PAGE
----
Tuesday, March 23, 2010

Disengagement. (2007) Amos Gitai

Two standout scenes bookend the latest Gitai film, Disengagement. They both involve crossing borders and reaching out -- no matter your background or identity.

The film's title, and how it works itself into all the intricacies of this poetic story, is significant. We disengage when we isolate and protect our heart from others. We disengage in seeing hardship but in failing to respond. Watching the 5:30 news, we're engrossed in viewing and unable to help. What else can we do? The problems remain. We're aware of all the details -- we turn it off and move on.

The disengagement in Disengagement is very much of the political sphere, but it's personal, too, and told like a meaningful parable. It can teach via innuendo; it's best viewed from several directions.

The story can be summarized best as two in one: a pair of siblings reunited in the loss of their Father, and the interplay of nationalities separated by awkward boundaries. As the story progresses, the two become one: a birth mom searching for her long, lost daughter, reeling as the young lady is once again pulled away.

Juliette Binoche is outstanding as the flirtatious sanguine half-sister who becomes said mom by the film's end. She also represents many nations who peek in but have their own problems to worry about, and can't be bothered. The story's end is terribly abrupt for the on-hand narrative, but perfect for the political message to sink in.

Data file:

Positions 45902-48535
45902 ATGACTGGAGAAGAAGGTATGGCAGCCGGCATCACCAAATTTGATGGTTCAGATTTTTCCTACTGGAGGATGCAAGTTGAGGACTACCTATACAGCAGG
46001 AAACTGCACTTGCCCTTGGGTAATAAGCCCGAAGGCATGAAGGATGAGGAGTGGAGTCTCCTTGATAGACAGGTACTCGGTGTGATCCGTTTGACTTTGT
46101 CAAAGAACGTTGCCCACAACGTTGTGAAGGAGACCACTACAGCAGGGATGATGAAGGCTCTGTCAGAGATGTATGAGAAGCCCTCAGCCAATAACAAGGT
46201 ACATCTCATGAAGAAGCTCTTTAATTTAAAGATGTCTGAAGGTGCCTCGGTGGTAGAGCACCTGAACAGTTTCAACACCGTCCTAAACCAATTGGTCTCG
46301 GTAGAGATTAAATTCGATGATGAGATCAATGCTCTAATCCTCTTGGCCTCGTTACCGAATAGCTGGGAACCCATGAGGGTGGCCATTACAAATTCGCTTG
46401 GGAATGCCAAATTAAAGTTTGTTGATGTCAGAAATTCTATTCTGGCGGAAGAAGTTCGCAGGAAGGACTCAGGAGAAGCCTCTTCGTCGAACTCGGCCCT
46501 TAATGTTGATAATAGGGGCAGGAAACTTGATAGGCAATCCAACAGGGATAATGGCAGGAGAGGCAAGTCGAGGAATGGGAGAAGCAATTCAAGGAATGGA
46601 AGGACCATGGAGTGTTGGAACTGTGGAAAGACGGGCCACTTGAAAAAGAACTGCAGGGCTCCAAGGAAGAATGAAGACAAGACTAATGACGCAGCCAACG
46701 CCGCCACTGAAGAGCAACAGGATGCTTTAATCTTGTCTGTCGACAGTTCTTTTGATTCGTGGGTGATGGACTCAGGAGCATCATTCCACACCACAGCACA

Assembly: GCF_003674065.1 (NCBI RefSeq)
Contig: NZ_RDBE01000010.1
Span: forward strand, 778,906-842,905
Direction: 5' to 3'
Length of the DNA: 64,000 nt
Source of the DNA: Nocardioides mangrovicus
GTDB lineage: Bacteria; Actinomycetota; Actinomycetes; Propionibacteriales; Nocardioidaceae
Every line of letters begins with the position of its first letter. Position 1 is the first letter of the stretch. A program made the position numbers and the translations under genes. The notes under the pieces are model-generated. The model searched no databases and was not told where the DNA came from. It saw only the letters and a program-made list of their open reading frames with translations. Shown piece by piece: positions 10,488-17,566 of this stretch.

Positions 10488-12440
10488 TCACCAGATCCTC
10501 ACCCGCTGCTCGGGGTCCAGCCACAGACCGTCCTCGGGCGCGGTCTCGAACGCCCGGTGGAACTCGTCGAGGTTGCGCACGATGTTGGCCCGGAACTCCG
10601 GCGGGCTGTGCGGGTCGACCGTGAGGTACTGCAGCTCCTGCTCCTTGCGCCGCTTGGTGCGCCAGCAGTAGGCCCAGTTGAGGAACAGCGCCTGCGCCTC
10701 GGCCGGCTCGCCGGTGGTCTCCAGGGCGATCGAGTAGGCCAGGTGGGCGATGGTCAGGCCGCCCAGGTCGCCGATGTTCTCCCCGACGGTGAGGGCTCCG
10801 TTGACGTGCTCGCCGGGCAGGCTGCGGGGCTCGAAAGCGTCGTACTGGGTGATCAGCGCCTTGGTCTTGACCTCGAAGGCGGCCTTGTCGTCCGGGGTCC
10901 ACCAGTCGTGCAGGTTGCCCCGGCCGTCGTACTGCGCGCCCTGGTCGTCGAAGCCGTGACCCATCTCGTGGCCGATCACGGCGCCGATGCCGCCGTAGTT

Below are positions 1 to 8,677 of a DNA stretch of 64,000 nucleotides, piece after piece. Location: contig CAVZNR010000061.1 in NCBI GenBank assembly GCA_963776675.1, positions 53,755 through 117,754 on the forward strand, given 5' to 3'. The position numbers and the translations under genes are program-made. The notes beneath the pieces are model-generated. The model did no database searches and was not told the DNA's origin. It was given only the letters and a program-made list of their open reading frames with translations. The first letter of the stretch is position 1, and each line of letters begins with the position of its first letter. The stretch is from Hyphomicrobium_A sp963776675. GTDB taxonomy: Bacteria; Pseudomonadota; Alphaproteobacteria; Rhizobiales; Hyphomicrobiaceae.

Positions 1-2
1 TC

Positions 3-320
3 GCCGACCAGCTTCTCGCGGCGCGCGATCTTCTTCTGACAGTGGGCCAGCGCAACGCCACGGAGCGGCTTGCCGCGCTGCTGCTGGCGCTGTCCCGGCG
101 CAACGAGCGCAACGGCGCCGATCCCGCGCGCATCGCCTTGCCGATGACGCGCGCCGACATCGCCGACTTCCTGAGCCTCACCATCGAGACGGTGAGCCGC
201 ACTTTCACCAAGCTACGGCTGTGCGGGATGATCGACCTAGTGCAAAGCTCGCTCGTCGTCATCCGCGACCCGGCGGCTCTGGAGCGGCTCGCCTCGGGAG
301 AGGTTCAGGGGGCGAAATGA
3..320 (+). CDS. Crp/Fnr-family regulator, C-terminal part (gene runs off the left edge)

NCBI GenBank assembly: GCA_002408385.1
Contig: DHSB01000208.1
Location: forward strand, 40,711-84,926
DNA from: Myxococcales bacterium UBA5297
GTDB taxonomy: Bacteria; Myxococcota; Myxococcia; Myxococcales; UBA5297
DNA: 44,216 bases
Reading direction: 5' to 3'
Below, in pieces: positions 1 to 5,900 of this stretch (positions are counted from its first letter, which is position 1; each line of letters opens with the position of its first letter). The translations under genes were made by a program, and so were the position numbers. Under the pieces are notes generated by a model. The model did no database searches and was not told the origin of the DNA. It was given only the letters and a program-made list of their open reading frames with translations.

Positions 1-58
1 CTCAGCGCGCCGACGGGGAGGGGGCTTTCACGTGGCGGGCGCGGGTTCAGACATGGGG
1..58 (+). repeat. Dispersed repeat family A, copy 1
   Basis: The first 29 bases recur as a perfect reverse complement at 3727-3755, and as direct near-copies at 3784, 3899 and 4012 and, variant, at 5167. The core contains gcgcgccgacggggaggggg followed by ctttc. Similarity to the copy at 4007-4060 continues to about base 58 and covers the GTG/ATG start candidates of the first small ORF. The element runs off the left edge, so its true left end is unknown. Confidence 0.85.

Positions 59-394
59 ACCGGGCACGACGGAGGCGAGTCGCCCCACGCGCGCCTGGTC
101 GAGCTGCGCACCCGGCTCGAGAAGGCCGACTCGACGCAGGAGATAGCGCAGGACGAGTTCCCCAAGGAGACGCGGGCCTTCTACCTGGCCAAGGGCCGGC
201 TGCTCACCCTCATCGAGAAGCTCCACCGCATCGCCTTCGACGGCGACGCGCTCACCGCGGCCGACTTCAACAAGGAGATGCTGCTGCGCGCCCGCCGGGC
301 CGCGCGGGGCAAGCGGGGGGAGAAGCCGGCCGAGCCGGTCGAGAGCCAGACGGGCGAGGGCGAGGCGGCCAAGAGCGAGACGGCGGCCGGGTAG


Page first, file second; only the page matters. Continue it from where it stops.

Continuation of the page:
I'm not going to pretend to understand all of the underlying politics involved in the background of Disengagement. I'm not going to spout off about Gaza, or an occupation, or which side is right or what the sides need to do. I hold strong anti-partisan beliefs in the hope that someday all will be united. But I love it when an artist brings views to an audience that can catch on whether they have all his understanding or not.

You can understand the concepts here -- they are rich and deep, and full of toughened reaction to a struggle -- whether you're close to the situation or not, or whether you're a film scholar and have seen seventeen other Gitai films, or if you're like me and this is your first. 

Through riveting performances, characters convince you of a higher plane -- that this narrative points to a higher ideal. It feels like film was made for stories such as this. These tenacious little tales can affect us for the better.

a PS to this review -- I remembered this the next day: Disengagement has one of the greatest hugs I have ever seen in a film. Seriously, see it for the hug alone.

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